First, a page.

The question of how to find a walkable urban neighborhood that's also affordable is one that occupies the minds of many Americans. Add in a need for good schools, parks, and other child-friendly amenities, and it can seem like there's no town that will truly check all the boxes. Jennifer Griffin answered this quandary for her own family in this summer in a series of articles about finding an affordable urban lifestyle for millennials with children. In it, she shares her own journey to finding an affordable home in a surprising location through creativity and persistence, as well as offering ideas for others looking to do the same. 

As someone who is contemplating questions of how to affordably raise future children in an urban neighborhood, I appreciated this series and I think many of our readers did as well. Today, Jennifer's story also provides some insight for those who have asked us, "Why did Strong Towns choose to host its national summit in Tulsa?"   - Rachel Quednau


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The Next Baby Boom: Affordable Urban Lifestyles for Millennials with Children

Tulsa, OK is one of the most unlikely suspects to attract urban, entrepreneurial millennials. Yet here we are.

"Affordable urban living for millennial families with children has the potential to become one of the largest market demands in the near future.

"My interest in this issue came from my husband’s and my own struggle in dealing with it.  Like many young adults of our millennial generation, my husband and I spent the decade after graduating college living and working in some of the major metropolitan cities in the US and abroad – cities like London, New York, and Washington, DC.  As we entered our 30s and started thinking about having kids, we wanted to find a place to start our family that would allow us to maintain our urban lifestyle with our children, both for our sake and for theirs.  However, as architects and urban designers on middle-class salaries, being able to do so affordably in these top-tier cities seemed impossible..."  Read the rest of the article.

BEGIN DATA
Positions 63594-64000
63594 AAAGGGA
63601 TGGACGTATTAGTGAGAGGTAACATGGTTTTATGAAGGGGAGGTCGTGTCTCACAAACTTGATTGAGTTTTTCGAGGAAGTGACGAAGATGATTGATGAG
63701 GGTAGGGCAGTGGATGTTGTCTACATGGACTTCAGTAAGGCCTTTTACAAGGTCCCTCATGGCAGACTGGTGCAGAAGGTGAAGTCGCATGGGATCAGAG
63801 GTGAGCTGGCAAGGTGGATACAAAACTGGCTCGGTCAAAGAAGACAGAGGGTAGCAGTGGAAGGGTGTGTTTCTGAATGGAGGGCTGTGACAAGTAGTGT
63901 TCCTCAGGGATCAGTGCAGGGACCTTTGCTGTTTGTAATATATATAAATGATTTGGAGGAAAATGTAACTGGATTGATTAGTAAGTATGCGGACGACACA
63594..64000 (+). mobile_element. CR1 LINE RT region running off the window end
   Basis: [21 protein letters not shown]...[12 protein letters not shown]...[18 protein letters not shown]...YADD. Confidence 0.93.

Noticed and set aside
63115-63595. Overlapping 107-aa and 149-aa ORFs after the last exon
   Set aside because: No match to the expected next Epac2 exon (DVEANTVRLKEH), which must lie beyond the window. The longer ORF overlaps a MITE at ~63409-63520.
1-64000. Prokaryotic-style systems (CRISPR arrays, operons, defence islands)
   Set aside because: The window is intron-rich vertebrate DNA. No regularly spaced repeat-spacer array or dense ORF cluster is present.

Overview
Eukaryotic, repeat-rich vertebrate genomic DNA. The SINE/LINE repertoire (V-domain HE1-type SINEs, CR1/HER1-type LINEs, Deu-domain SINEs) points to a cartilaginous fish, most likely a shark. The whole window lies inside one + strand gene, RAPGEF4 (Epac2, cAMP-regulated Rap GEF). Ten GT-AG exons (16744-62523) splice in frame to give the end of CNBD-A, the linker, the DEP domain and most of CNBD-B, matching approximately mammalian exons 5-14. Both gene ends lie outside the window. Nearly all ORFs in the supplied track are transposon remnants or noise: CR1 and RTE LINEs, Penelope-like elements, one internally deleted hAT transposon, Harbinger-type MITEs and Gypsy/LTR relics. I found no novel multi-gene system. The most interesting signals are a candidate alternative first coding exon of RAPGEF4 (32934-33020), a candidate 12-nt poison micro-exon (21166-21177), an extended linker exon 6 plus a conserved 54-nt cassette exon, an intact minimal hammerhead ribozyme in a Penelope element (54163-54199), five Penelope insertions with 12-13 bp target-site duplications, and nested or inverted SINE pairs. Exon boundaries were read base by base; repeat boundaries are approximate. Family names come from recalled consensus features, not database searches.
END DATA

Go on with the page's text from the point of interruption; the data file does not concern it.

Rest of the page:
AFFORDABLE URBAN LIFESTYLES FOR MILLENNIALS WITH CHILDREN: PART II

A diverse array of housing types in each neighborhood makes Tulsa, OK a surprisingly great town for millennials with children. 

"In a previous article, I discussed how affordable urban living for millennial families with children has the potential to become one of the largest market demands in the near future.  Moreover, as these urban, forward-thinking, entrepreneurial millennials with kids get priced out of the major metropolitan cities, they are now beginning to relocate to 2nd- and 3rd-tier cities, often in traditional “collar neighborhoods” on the edges of downtown.  These neighborhoods are inclusive of many or all of the desired lifestyle elements that urban millennials with children want (e.g. walkable and mixed-use with quality kid-friendly amenities, institutions, and infrastructure).  Continuing with our case study of Tulsa, OK, let’s now discuss more specifically a number of lifestyle options these millennial families are finding in 2nd- and 3rd-tier cities.

"It should be noted that one of the greatest virtues of these traditional, pre-war collar neighborhoods – especially of those in Tulsa – is the incredibly diverse array of housing types seamlessly integrated within them..."  Read the rest of the article.


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About the Author

Jennifer Griffin is a practicing design professional and founding principal of J Griffin Design, LLC. She has worked in the US, UK, and Central America on a variety of projects, from small-scale renovations and additions of historic structures, to mixed-use urban infill projects, to master plans at both the neighborhood and regional scales. Her work has received multiple Congress for the New Urbanism Charter Awards. Jennifer was educated at the University of Notre Dame, from which she received both her Bachelor of Architecture and her Master of Architectural Design and Urbanism degrees. She also has served on the faculty of the University of Notre Dame School of Architecture, where she has taught urban and architectural design courses at both the graduate and undergraduate level while conducting research on the relationship between the built environment and human flourishing.